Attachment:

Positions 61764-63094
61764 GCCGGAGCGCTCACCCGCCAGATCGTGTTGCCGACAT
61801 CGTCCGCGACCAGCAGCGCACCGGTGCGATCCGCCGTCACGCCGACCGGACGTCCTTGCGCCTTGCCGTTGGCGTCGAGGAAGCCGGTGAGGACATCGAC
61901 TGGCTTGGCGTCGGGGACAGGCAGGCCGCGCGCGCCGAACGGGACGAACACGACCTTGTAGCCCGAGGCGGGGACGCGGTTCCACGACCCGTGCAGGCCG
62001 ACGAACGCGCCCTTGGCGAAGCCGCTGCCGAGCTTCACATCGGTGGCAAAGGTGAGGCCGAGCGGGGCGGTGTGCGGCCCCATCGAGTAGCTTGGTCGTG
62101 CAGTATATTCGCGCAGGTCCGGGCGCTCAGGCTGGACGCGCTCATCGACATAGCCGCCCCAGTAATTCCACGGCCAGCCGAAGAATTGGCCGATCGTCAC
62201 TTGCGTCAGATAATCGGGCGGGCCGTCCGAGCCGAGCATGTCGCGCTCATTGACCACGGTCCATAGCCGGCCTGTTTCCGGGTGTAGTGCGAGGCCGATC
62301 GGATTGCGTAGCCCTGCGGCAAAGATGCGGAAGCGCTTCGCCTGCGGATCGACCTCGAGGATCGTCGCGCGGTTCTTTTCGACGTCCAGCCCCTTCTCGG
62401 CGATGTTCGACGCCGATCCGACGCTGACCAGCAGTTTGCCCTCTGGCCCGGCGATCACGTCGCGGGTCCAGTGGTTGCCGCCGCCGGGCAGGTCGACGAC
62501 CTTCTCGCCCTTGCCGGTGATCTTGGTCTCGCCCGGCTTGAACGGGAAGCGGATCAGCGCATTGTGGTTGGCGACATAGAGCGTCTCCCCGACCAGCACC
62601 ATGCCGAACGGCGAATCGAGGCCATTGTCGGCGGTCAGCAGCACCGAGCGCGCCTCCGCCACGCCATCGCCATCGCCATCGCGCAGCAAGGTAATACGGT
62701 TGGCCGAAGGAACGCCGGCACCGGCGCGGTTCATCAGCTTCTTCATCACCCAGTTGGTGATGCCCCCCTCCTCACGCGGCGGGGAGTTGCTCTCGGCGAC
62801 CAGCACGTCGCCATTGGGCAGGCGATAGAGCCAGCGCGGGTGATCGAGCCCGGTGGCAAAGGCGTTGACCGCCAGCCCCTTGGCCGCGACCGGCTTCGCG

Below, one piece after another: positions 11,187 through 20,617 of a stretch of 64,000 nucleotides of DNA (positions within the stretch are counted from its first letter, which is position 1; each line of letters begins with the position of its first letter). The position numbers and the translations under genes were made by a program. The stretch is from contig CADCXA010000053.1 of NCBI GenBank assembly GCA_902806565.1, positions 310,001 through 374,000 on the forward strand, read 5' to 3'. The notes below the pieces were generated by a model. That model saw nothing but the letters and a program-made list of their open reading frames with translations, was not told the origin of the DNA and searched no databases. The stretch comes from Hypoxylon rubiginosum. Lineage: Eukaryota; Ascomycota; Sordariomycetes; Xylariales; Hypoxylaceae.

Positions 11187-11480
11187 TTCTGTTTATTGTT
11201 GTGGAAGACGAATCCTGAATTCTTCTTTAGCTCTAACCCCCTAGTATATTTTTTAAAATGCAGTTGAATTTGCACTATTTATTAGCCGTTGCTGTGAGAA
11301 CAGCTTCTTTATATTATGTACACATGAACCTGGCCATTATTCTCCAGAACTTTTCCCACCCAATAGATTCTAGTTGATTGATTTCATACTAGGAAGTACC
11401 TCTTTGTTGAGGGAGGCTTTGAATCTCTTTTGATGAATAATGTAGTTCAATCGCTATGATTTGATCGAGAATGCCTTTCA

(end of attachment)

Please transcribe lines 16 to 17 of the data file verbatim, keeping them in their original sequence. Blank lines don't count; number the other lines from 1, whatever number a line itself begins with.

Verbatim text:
11187 TTCTGTTTATTGTT
11201 GTGGAAGACGAATCCTGAATTCTTCTTTAGCTCTAACCCCCTAGTATATTTTTTAAAATGCAGTTGAATTTGCACTATTTATTAGCCGTTGCTGTGAGAA